H.G. Parsa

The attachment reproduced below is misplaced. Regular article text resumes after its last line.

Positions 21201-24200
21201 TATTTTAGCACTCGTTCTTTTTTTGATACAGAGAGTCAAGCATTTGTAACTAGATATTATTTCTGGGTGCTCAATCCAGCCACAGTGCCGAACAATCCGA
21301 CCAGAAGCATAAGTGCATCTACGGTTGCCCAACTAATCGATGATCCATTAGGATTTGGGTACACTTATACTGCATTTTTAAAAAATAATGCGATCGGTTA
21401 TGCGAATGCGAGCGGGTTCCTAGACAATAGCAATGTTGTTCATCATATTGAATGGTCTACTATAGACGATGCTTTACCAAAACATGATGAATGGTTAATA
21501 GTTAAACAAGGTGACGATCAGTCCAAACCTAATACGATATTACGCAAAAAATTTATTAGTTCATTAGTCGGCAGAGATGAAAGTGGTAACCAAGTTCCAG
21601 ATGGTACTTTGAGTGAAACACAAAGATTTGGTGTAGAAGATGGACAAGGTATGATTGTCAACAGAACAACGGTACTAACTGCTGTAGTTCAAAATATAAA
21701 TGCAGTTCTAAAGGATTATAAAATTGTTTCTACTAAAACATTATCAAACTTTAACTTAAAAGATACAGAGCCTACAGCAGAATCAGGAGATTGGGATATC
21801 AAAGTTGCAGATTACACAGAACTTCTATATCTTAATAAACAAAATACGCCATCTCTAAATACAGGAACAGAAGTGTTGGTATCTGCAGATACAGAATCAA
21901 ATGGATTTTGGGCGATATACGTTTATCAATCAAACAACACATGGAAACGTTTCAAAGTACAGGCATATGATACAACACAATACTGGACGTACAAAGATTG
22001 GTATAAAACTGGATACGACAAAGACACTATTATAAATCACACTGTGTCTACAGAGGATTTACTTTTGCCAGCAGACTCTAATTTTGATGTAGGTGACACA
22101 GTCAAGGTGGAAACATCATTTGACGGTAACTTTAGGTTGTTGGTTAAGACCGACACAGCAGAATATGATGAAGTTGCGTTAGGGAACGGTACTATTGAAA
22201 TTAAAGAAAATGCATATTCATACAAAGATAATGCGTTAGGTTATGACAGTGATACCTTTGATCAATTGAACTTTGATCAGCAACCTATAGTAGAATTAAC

This study identifies the most important factors in the consumer decision-making process when choosing a restaurant. Using a dynamic comparison process, this study additionally explores consumers' willingness to pay for each of three major attributes of restaurants: food quality, service, and ambience. Understanding this relationship is important for managers in attaining the aspired level of consumer satisfaction. Results indicate that food quality is more important than service and ambiance in upscale restaurants, while speed of service is more important than food quality and ambiance in quick-service restaurants. Thus, consumers are willing to pay more for high-quality food at upscale restaurants and for speed of service at quick- service restaurants. Economic literature states that the relationship between consumers' willingness to pay and the elasticity for a restaurant's attributes is linear (positive and direct), while the current results do not support this assumption. This study should have a significant impact on the restaurant industry, as it identifies the scope of differential returns on investment on various restaurant attributes.



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